The Founder of Taoism

Report
APWH Religions Project
Melissa Milstrey, Brandon Rothrock, and Matt McAnally
TAOISM
“When there is
this abstinence
from action,
good order is
universal.”
FOUNDER(S)

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Many give credit to Laozi, born
around 614 B.C.E (older than
even Confucius)
His writings began the Taoist
movement.
Historians dispute over the exact
time of founding, others disputes
refer to the existence of Laozi at
all.
Laozi is the author of Tao-te ching,
which Taoism bases its philosophy
off of.
Laozi literally means “Old Master”
HISTORICAL CONTEXT OF FOUNDING

The foundational text of Taoism is
“Daode Jing”, meaning Scripture of
the Way and its Virtue. This was
written by Laozi, the assumed founder
of the philosophy. It was written to
confront the reader with Daoism's
essential point, which is: “The Dao
that can be trodden is not the
enduring and unchanging Dao. The
name that can be named is not the
enduring and unchanging name”
SYMBOL(S) OF TAOISM
Taoism had many different symbols, both
derived from everyday items surrounding
them and also other new formed symbols
that originated based on their ideals.
•The Yin-Yang is the infamous symbol of the
Taoists that represents the main ideals of
their philosophy involving balance of
weakness (yin) and strength (yang).
• Mountains are another important symbol
of the Taoists, depicted in their art forms,
that represents the land of the immortals
and retreat from the negative.
• Another sacred symbol of the Taoists was
the tortoise which represented immorality in
their philosophy.
•The Yang, strength, is not only represented
by the Yin-Yang symbol but also a dragon.
DEITIES’ NAMES

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Along with the philosophy of Taoism came a list of deities worshiped in their
tempes. In these temples different ceremonies for each of their deities
were conducted.
Yu-huang is considered the Jade Emperor, meaning he is the highest God of
the Taoists. All other gods must report to him, and his function was to serve
justice.
San-ch’ing is translated into The Three Ones. They are Yu-ch’ing, known as
Jade Pure, Shang-ch’ing, known as Upper Pure, and T’ai-ch’ing, known as
Great Pure. They were not rulers, but they sought to save mankind by
teaching and benevolence.
Though Yu-huang is the High God, other dieties, such as Yuan-shih T'ientsun, are above him. He is considered the first principle, and he is selfexisting, invisible, limitless, is present in all places, and is the source of all
truths.
LOCATION OF ORIGIN


Taoism originated
in Classical
China, providing
explanation as to
why all of central
writings are in
Chinese.
It is an Eastern
religious
philosophy.
Classical China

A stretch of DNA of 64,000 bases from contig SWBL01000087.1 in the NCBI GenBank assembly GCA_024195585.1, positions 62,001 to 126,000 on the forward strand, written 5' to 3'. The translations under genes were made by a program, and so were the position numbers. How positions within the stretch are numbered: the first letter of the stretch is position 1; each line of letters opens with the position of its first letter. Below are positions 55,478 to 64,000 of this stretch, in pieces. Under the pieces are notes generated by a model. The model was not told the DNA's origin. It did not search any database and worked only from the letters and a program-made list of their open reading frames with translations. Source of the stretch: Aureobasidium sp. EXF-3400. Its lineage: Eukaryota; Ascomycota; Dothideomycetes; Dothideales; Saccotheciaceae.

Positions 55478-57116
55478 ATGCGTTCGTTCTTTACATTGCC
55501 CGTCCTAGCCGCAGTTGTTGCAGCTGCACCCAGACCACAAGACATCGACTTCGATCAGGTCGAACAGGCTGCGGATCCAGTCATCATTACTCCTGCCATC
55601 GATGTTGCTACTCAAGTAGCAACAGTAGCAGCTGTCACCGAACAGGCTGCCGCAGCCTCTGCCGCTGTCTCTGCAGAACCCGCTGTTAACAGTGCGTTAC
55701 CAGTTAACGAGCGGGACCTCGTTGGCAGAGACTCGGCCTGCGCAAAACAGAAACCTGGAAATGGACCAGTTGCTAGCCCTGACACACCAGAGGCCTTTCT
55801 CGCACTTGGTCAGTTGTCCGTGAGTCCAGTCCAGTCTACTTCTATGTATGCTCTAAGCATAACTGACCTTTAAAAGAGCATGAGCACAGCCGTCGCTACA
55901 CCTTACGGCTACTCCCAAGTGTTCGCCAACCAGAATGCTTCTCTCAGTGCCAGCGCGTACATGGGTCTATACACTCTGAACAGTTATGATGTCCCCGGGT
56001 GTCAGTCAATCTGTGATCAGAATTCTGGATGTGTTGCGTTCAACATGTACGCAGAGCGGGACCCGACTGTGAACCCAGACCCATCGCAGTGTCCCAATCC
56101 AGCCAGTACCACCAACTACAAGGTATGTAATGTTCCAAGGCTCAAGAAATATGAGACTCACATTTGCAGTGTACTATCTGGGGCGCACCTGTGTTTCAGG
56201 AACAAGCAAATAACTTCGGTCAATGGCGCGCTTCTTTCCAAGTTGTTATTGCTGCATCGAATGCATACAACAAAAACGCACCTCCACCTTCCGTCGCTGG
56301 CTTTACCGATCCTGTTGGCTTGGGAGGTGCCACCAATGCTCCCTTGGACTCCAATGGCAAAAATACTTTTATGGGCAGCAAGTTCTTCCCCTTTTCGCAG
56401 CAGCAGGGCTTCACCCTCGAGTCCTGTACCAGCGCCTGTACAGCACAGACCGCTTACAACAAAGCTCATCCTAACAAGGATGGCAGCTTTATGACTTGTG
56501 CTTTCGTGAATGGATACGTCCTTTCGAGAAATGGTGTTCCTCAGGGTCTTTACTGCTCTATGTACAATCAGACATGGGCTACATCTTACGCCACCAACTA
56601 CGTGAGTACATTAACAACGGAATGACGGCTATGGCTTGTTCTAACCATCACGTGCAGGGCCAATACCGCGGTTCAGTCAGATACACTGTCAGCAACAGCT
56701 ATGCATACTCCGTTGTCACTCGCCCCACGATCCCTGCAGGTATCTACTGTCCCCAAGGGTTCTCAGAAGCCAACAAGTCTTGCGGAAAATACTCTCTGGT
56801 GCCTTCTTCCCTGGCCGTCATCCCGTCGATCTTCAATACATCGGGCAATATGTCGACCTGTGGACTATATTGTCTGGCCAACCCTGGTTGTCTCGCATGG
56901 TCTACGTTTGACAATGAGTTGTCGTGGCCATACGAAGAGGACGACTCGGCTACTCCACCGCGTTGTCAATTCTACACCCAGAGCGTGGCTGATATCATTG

MAJOR LOCATIONS TODAY


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Taoism has spread from it roots in
China all across the globe.
While it is still popular today in
China, it is more popular in modern
day Taiwan. It is also popular today
in the United States of America.
With the stress of everyday life at an
all time high Americans like the
simplicity and harmony of the
religion.
Many “Taoist Hermits” are spread
throughout the country, and practice
the philosophies of Taoism by
themselves in seclusion from the
rest of civilization.
NUMBER OF FOLLOWERS
While it is difficult to get an exact
number of followers modern day,
reliable data bases point towards
approximately 20 million modern
day followers spread throughout
the globe.
 Of the approximately 20 million
followers, about 30,000 of them
are believed to life in the US,
predominantly in the western half
of the country.

NUMBER OF FOLLOWERS
HOW AND WHY THE PHILOSOPHY SPREAD

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Taoism spread
successfully and swiftly
from its roots in ancient
China.
Taoism was a religion
appreciated by the
upper class and high
level society, leading it
to gain the respect of
imperial governments
and spread rather
quickly.
HOLY BOOKS AND IMPORTANT TEXTS
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Tao te Ching- “Morality Scripture” a collection of stories and poems
written by Lao Tze. The book explains the way of the Tao, and how to
properly live.
Chuan Tzu- written by Chuang Tzu or Zhang zi (same person) is a
collection of primary Taoist doctrines. It includes the Wu-wei which
talks about how to be in harmony with the Tao.
Lie Zi- written by Lie Yukou who was believed to be a hundred
schools of thought philosopher.
ROLES OF MEN AND WOMEN
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Men had a much higher role in
society than woman during the
time period, and this was held
true in the teachings of the
Taoists.
However, Taoists did see
women higher than normal
because they create life, and